A dreamer who lived his dreams

Suman K Sharma
On 27 May, under the full glare of a   wide-   awake Sun, a dreamer turned  into a dream. It was unbelievable and     yet a bitter truth,  said everyone who learnt of the sudden demise of Shiv Dutt.
Shiv Dutt who? The starry-eyed scion of an orthodox Brahmin family of Maheshpura, Jammu, who wrote Geeton Bhari Kahaniyan – short stories interspersed with Bollywood songs – whenever he could scrimp time from improving his Sanskrit? Or a young father of two who eked out a living as a supplier of sundry items to government departments and ended up providing life-time opportunities to countless actors, writers and poets who came into his contact or were sought out by him? Or was he one of those provincial hopefuls who made his wildest dreams work for him and in the end, in the inimitable words of Prof Lalit Gupta (SHIV DUTT, POINEER FILM MAKER PASSES INTO HISTORY – DE, 3 June, 2018), ‘…led others to emulate him, desire like him.’ Shiv Dutt was all of these and much more. At age 65, when he left the world, he was in the midst of shooting a film, literally in the process of adding yet another feather to his cap. Such was his keenness to live up to his dreams.
It was in 1971 that we met for the first time. The occasion was a session of the Sahitya Sabha of Jammu’s MAM College, being chaired by Prof Madan Mohan Sharma, the highly acclaimed Dogri author, who taught us English. When Shiv Dutt stood up to read out his composition, the audience greeted him with a thunderous applause.  There were muted laughs and appreciative vah-vahs at every turn and twist that Shiv Dutt introduced in his story.  His handsomeness and superb confidence added charm to his performance.  Prof Sharma himself commended him highly for his talents.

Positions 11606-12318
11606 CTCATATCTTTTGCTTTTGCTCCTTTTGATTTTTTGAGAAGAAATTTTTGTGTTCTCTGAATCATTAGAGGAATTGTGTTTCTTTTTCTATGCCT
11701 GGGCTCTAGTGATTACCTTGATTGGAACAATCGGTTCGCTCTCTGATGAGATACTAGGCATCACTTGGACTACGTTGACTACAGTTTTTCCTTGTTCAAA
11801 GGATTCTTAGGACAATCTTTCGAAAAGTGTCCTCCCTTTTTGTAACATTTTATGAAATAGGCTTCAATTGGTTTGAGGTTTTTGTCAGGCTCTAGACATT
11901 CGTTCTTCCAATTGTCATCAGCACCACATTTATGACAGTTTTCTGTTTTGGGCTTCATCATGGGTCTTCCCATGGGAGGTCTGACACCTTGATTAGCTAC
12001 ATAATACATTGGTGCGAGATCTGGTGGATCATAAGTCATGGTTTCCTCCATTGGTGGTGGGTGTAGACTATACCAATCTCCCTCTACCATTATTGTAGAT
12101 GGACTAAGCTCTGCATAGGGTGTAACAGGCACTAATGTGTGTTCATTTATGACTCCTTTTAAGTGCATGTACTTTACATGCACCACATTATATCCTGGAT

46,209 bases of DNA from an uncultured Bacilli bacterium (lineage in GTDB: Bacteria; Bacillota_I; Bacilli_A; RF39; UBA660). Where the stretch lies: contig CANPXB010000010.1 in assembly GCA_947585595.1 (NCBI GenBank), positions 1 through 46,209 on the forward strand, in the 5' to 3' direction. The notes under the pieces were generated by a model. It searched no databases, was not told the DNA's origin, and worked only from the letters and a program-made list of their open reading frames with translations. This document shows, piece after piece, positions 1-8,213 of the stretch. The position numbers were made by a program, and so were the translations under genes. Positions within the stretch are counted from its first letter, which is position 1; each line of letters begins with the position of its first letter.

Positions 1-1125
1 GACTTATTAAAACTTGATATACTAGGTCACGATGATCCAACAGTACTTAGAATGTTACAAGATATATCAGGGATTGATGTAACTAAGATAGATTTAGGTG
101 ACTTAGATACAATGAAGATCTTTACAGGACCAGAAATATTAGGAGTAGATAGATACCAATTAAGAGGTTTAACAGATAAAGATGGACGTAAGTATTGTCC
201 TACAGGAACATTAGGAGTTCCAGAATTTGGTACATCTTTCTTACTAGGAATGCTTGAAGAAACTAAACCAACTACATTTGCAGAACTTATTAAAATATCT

Looking back, one is prone to jumble up the past.  Events get telescoped through the lens of mind and appear as if they had happened all at once. I recall Shiv Dutt taking a leading part in the activities of the Yuvak Kala Sangam – a youth club of sorts – which regularly organised literary meets, cultural programmes and even shram-dan trips to the villages adjoining Jammu.  To fund such diverse activities, Shiv Dutt and the Sangam’s executive would go from bazar to bazar of the town and cajole even the most thick skinned of the shop owners to donate a tenner or two. Back at the club’s headquarters, housed in a bachelor’s ‘quarter’ of Bakshinagar, we would sit for hours planning for the forthcoming events.
Our salad days were over before long.  Exigencies of life demanded that we made something of ourselves. A few of us got government jobs while most others still pondered the options before them.  I too landed a job in the Central Government and moved to Delhi.
But Shiv Dutt had to make a harder choice.  Following his father’s strict dictate, he had obtained a creditable MA degree in Sanskrit.   Shriman ji, as Pandit ji was deferentially called, demanded now that his son should take charge of the pathshala that he ran and inculcate in children the timeless values he (Shiv Dutt) was fortunate to have imbibed at home.  To this Shiv Dutt said a blunt ‘no’.  If his father was obstinate, he too would prove unyielding.  In Delhi lived a family friend, Mr DN Saraf. It was to him Shiv Dutt went for guidance.